Greece will speed up gas exploration projects in concert with private investors, its prime minister said on Tuesday, as it cuts its reliance on Russian energy and looks to become an energy hub in Europe.
Russia's invasion of Ukraine and fears over gas supply in Europe have exacerbated a jump in prices, forcing the European Union to seek ways to reduce its reliance on Russian gas by two-thirds this year and to end it completely by 2027.
Greece, which covers about 40% of its annual energy needs with Russian gas, has produced small quantities of oil in the past and has attempted to explore its hydrocarbon potential.
But low crude prices in previous years, a shift to green energy and lack of political will have stalled its exploration plans.
"Accelerating the exploitation of the country's national energy resources will allow us, if we are lucky and we have exploitable natural gas fields, to boost our energy independence, our energy security," Prime Minister Kyriakos Mitsotakis said.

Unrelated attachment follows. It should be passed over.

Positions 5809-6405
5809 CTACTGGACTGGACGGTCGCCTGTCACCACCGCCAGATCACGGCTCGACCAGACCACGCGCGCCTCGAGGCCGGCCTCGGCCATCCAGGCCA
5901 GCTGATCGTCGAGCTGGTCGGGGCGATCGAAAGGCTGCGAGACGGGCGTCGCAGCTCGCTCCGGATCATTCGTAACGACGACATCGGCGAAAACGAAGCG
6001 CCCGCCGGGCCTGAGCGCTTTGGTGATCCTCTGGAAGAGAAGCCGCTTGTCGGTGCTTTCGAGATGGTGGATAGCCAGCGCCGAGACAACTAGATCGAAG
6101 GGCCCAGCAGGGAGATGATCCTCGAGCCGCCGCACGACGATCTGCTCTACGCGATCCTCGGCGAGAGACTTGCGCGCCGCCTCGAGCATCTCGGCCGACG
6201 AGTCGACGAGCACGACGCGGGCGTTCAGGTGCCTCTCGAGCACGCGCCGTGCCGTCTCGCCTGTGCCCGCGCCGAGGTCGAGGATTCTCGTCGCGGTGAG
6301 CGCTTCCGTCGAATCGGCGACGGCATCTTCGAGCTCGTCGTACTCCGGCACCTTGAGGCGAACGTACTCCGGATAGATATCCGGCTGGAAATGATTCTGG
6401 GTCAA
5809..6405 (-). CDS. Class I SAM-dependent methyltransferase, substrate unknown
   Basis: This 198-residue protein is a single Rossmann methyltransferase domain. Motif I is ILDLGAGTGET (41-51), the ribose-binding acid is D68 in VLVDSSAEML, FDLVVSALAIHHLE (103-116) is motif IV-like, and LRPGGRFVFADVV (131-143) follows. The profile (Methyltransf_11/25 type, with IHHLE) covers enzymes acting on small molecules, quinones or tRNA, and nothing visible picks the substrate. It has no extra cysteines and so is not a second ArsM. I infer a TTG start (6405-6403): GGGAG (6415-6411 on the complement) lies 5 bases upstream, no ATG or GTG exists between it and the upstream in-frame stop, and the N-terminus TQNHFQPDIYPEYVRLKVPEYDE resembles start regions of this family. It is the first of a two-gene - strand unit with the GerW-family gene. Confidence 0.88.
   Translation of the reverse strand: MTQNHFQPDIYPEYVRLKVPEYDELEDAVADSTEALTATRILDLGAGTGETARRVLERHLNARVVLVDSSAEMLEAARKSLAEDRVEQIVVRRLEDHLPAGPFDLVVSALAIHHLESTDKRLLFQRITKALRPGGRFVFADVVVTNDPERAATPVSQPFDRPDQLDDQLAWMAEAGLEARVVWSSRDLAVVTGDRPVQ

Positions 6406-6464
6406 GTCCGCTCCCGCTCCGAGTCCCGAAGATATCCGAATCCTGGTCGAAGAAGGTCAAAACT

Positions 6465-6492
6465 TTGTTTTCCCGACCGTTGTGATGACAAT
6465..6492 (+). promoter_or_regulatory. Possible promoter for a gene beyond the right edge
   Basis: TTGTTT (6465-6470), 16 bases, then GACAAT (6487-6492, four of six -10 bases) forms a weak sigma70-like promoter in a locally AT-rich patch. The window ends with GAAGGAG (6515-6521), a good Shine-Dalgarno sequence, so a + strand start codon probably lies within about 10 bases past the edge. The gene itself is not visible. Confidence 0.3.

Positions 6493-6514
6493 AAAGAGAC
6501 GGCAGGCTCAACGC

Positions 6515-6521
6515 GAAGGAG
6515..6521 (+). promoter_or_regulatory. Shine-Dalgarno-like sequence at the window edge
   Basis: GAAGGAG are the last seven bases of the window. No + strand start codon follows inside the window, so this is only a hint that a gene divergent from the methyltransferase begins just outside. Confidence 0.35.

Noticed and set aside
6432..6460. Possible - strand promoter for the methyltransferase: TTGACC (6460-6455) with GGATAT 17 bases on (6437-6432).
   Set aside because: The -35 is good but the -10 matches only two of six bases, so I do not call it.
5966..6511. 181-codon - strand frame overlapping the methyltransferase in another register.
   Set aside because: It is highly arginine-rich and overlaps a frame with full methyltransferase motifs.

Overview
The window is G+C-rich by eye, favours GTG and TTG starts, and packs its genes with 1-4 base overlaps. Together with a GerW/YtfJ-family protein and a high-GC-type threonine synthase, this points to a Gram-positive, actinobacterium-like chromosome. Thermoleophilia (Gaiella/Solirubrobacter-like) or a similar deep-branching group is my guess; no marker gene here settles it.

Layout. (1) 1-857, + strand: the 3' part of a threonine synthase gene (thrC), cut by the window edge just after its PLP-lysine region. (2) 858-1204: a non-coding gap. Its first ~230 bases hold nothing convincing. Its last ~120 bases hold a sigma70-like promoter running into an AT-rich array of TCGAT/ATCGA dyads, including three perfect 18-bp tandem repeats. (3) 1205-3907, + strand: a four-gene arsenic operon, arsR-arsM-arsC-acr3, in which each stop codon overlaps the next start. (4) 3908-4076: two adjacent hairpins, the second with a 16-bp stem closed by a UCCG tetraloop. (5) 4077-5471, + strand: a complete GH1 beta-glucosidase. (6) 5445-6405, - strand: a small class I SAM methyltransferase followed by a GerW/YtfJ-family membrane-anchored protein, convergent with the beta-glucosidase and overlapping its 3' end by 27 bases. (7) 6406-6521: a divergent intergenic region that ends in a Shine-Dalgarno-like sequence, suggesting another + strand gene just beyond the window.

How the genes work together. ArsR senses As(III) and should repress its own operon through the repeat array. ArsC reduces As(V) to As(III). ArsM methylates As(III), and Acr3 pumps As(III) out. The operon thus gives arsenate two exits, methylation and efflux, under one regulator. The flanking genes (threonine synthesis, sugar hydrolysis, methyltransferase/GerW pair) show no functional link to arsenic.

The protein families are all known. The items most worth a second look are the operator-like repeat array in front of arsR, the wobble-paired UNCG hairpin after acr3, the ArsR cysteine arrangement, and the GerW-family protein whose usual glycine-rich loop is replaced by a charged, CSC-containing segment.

Mitsotakis, who met the country's hydrocarbons commission and energy industry executives on Tuesday, added that Greece aims to have a clear idea by 2023 on whether it has gas reserves it could tap, while indications of potential gas reserves so far made the government "optimistic".
This acceleration, he said, will not undermine the country's policy to ramp up renewables and cut carbon emissions by 55% by 2030 in line with EU's climate change targets.